One of the biggest responsibilities of any board member, and especially the Chair, is to manage the building of your nonprofit board, stocking and replenishing the supply of talented, skilled and passionate individuals who help advance a nonprofit’s mission. And, this includes a mix of age groups across different generations.
Board member recruitment is harder to accomplish than it might seem. It’s strategic, social and continuous. Not only do we need to bring our extroverted selves “into play”, but we need to identify the skills needed to strengthen and accomplish the necessary work for a nonprofit’s long-term viability.
There also needs to be a defined process for adding new members. Otherwise “bad apples” will spoil the fruit and the board might end up composed of cliques and friends rather than what’s needed. In other words, Recruitment often means a willingness to go outside of our comfort zone.
Conversely, what can be more exciting than interacting on a regular basis with a dynamic group of people with different perspectives and backgrounds, all focused on advancing a cause? As a leader, this is one of the greatest opportunities for making an impact.
Here are some suggestions for how to build your board. Build it and thrive!
Take a step back for “station identification”
A nonprofit’s mission is so much more than a few sentences on a page. It directs priorities and actions around a central vision. Before beginning the recruitment process make sure that all board members have extreme clarity on the nonprofit’s mission and what they represent. Identify values around working well together and accomplishing strategic objectives. This “pre-thinking” review will augment the chances of finding the right cultural match with new recruits and further define the specific scope of the board’s work.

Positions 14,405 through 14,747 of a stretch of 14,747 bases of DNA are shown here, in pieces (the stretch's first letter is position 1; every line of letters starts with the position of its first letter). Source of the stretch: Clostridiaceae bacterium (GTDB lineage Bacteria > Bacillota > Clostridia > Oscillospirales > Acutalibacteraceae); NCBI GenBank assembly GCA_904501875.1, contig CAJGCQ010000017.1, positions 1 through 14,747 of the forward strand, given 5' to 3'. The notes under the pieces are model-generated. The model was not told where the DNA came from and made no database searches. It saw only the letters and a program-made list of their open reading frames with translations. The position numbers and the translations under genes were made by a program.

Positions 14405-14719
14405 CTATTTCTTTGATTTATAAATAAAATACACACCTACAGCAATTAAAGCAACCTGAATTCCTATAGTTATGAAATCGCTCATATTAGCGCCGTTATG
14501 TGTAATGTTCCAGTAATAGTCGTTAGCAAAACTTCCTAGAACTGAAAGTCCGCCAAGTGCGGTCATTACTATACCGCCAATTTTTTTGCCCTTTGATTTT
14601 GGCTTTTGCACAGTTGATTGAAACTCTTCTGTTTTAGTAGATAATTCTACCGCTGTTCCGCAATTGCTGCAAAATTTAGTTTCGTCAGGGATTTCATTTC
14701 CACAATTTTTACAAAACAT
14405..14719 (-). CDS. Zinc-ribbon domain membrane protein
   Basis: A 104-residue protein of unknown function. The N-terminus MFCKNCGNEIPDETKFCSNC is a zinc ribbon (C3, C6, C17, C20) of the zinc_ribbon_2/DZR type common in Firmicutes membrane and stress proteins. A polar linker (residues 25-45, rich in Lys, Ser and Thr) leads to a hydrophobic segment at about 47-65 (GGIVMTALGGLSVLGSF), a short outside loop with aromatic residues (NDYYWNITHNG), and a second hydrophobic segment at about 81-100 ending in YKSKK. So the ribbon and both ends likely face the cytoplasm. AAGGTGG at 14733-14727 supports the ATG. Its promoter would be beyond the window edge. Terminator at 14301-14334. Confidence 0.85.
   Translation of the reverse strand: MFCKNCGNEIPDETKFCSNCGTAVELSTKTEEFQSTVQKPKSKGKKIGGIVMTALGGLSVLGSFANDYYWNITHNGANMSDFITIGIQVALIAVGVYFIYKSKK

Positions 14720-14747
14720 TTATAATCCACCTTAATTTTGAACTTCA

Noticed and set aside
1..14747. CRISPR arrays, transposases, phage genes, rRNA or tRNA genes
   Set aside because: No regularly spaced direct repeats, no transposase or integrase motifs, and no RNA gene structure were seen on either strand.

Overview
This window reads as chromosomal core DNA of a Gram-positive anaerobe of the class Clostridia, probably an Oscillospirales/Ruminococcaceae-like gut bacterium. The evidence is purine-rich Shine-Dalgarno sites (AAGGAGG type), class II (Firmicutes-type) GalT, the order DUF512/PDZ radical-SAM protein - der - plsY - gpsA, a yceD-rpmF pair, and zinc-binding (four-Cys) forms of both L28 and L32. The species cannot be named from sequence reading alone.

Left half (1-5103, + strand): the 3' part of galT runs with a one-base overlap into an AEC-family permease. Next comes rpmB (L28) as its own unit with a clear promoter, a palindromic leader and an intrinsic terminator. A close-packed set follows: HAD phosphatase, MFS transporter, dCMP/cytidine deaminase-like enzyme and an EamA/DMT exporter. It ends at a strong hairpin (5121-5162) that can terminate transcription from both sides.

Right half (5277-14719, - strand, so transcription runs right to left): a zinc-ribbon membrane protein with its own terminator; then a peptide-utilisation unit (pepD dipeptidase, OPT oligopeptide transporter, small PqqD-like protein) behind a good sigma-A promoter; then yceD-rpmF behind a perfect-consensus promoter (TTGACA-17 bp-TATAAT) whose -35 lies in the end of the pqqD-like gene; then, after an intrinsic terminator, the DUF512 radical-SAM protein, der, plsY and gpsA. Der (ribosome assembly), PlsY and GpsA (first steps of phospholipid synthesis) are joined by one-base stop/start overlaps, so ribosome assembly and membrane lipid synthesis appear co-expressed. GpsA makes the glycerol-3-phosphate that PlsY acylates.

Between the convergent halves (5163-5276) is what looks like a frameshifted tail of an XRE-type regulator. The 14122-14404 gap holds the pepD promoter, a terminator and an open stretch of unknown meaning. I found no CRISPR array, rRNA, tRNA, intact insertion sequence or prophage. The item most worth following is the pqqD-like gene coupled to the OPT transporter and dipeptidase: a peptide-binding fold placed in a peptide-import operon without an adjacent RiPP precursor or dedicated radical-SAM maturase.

Start with the Obvious
Usually nonprofit staff are aware of the twenty percent of volunteers who do eighty percent of the work. Loyal volunteers, donors, vendors and event attendees represent a talent pool of potential candidates.
Although this takes constant effort to institute in practice, each board member needs to find his/her replacement, someone with the specific skills needed to fill their shoes. The Chair should conduct one-on-one conversations with board members to help them identify and commit to engaging those who might be a good fit for the nonprofit. Consider the “not so obvious” individuals who have supported the organization in some way but have just never been asked to help. Board members might also consider their own circle of influence.
One way to initiate the recruitment process is through an annual self-assessment. First, examine how the board has performed in relationship to its vision. Remember to set some measurements for meeting your board goals. On an individual level, assessment translates to looking at a board member’s success against the assigned job description. This type of exercise will typically motivate board members to re-frame and evaluate what worked well and what needs to be in place in the future. In most cases, structure and board requirements evolve from the board’s mission versus adhering strictly to a traditional framework. Alice Korngold, board consultant, explains further in her article, “Nonprofit Board Self-Assessment: Creating the Path Forward”.
No matter how stringent or demanding, explain board requirements, including any financial expectations, candidly and clearly to potential new members. After an initial phone call or meeting, send a document that outlines the basic expectations as well as board roles. It’s helpful to have a role in mind and or specific reasons for recruiting a person at the outset.
Start with a bang
Board members want to feel valued and maximize their contributions. When inviting an individual to join the board, immediately engage him/her with an explicit task or project.
Building and creating a healthy nonprofit board is crucial and directly affects a nonprofit’s success. Fortunately, board cultivation provides the chance to work with other like-minded creative individuals willing to push social mission forward.